Billy Graham and Gov. Price Daniel Controversy 1958

In this section, explore Rev. Black doing what he did best: informing the masses, standing up for what was right, and bringing people together to create change for the community he cared about so deeply.

In July 1958, Governor Price Daniel—who was seeking reelection—was supposed to introduce the internationally-known preacher Billy Graham at an evangelistic revival in San Antonio. Rev. Black saw this as a threat to the constitional guarantee separating church and state. As such, he brought together religious and political leaders from across the nation to prevent Gov. Daniel from using the Graham crusade to further his political ambitions. 

Despite protests from Rev. Black and other leaders in the community, the rally with Gov. Daniel introducing Billy Graham went on at Alamo Stadium. Rev. Black did not let Gov. Daniel or Billy Graham have the last word, though. Observe the communication between Grady Wilson, an associate of Billy Graham, and Rev. Black to see how the story ends.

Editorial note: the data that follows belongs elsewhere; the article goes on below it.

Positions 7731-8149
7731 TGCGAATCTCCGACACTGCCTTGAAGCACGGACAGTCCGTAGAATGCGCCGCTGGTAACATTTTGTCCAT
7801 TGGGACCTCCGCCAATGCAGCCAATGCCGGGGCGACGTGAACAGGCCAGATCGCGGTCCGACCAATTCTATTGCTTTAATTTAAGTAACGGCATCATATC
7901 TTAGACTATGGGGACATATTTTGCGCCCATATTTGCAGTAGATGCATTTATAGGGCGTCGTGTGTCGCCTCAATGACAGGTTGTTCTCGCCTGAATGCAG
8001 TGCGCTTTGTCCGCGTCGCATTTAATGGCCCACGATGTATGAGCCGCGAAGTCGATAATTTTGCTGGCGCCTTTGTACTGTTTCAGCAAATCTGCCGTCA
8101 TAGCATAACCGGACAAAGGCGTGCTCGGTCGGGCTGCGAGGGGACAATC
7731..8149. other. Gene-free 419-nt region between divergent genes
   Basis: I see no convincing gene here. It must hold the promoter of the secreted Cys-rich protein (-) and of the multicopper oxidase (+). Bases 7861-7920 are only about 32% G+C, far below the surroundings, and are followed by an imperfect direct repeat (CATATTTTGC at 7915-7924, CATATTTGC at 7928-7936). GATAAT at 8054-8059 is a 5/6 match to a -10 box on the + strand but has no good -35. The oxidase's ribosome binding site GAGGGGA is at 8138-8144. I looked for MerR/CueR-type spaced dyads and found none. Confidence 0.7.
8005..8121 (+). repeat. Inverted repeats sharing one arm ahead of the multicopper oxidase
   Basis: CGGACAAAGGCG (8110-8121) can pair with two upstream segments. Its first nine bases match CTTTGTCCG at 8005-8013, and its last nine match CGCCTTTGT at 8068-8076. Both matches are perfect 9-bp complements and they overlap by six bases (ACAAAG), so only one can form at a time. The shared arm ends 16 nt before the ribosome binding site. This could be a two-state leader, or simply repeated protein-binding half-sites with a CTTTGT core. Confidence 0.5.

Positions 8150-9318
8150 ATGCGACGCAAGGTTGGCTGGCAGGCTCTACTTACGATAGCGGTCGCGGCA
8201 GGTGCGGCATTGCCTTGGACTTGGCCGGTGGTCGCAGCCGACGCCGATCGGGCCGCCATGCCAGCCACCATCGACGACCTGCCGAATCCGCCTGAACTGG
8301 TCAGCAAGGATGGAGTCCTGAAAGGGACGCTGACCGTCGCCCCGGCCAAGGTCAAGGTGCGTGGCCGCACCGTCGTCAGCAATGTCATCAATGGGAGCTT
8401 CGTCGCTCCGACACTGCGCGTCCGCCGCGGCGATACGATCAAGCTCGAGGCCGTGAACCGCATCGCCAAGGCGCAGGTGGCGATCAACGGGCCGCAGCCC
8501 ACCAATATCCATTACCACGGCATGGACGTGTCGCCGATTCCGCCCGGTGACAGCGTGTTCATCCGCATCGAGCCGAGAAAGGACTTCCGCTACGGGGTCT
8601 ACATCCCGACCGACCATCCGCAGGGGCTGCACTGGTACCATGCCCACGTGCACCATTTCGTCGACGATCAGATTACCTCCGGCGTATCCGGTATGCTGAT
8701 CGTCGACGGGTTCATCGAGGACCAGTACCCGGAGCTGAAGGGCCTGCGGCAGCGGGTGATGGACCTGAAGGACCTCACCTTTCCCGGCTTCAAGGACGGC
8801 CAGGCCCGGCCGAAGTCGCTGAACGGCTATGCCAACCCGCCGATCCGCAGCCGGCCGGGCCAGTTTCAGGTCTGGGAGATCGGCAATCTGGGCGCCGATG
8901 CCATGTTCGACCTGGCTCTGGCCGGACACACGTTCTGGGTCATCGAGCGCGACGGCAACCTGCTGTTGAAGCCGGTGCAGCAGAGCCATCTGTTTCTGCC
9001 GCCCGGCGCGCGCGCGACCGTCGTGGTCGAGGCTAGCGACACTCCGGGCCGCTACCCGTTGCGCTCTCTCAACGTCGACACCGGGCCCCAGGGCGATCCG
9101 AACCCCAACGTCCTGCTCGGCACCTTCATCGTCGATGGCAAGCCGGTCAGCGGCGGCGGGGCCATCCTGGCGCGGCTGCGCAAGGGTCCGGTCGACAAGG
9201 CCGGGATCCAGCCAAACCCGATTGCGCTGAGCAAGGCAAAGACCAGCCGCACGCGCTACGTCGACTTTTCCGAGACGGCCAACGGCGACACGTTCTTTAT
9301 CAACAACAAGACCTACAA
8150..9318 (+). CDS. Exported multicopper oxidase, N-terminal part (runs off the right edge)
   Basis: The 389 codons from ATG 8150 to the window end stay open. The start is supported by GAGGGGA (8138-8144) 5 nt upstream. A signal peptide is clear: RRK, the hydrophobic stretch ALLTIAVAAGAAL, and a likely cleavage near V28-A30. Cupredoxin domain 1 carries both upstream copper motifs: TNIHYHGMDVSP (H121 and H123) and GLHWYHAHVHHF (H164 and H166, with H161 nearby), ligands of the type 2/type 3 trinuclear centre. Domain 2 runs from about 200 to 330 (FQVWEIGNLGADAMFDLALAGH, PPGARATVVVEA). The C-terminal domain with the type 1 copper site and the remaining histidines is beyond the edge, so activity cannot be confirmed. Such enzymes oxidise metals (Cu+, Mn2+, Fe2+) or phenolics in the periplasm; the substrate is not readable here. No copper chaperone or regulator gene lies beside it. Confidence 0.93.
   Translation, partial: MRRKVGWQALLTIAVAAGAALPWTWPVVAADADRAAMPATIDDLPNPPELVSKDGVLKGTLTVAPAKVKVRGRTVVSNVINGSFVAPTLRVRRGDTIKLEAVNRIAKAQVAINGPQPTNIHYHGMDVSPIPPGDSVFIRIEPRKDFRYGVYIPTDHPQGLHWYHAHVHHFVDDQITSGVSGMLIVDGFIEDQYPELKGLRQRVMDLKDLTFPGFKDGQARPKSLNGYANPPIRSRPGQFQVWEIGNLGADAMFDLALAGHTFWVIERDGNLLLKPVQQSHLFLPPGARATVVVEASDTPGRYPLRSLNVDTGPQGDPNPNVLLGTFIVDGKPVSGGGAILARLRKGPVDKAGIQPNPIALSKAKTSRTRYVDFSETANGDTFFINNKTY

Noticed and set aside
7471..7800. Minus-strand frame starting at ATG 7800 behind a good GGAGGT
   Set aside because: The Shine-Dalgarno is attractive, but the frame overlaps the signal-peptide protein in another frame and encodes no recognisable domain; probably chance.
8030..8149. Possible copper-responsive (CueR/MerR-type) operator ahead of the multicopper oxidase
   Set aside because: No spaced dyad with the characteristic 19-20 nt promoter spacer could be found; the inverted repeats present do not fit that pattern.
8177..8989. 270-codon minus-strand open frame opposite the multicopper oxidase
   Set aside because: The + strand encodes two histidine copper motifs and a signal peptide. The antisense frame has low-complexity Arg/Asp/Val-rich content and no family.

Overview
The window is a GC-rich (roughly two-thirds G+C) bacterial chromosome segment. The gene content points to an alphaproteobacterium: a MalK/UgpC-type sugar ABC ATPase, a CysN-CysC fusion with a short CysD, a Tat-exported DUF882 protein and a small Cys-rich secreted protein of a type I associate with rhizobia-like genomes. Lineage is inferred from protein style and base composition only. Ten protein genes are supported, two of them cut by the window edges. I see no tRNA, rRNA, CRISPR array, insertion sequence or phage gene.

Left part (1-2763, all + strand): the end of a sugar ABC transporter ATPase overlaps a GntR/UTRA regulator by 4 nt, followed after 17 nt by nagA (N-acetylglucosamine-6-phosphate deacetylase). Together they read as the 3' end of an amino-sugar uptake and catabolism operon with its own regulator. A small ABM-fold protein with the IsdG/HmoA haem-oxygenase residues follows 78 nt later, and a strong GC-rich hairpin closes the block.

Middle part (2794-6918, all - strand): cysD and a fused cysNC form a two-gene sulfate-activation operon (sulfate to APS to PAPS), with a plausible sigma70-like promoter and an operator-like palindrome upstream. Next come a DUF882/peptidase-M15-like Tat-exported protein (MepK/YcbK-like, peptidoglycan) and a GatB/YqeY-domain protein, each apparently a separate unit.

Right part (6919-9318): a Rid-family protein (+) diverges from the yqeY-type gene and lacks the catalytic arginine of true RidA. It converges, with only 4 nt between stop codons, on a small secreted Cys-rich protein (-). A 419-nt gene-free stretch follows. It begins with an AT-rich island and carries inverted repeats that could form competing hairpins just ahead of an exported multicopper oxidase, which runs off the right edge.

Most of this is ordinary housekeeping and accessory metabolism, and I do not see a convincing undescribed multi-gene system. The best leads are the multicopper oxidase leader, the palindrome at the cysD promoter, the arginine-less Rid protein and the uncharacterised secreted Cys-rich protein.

These documents highlight the progression of the Graham Rally from Rev. Black's perspective. All of the documents seen here are from a single scrapbook chronicling the event, most likely made by Rev. Black or ZerNona. The first document is a clipping from early in the controversy; it notes initial reactions to Billy Graham's scheduled appearance. The next three documents report on the lead-up to the event. The first is a letter and press release that explains the position of Rev. Black and the San Antonio Baptist Minister's Union. They believe that having Gov. Daniel introduce Billy Graham would be a conflict of religion and politics which would reflect poorly on christian values. The next two documents are telegrams of support from New York Congressman Clayton Powell and Martin Luther King Jr.. The final two documents come from after the event, which went on as planned. They are correspondence between Rev. Black and Grady Wilson, a spokesperson for Billy Graham.